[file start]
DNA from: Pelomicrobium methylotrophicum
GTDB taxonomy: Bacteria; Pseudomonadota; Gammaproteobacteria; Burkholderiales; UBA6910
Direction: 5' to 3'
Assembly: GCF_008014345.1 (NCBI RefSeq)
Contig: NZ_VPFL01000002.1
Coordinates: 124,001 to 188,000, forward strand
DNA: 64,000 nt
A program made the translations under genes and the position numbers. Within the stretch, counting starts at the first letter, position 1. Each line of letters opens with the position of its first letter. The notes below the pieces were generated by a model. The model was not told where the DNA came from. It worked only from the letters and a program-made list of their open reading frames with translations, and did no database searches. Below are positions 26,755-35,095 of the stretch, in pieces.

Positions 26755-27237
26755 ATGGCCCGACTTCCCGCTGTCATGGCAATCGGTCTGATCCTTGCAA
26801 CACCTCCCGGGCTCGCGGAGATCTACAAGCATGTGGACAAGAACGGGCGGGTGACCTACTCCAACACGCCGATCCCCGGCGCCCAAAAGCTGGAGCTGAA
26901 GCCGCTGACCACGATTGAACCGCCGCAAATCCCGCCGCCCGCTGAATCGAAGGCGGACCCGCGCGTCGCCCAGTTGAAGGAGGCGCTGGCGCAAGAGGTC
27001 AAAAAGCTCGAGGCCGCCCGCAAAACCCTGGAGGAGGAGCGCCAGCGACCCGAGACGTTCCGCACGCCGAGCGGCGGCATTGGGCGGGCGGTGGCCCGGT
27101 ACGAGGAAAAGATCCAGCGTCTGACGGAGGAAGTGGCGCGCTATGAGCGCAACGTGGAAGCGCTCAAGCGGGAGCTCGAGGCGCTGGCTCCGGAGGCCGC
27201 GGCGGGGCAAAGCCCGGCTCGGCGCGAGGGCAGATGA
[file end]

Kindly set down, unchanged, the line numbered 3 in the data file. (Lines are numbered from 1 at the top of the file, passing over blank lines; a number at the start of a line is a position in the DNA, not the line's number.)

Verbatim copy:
Direction: 5' to 3'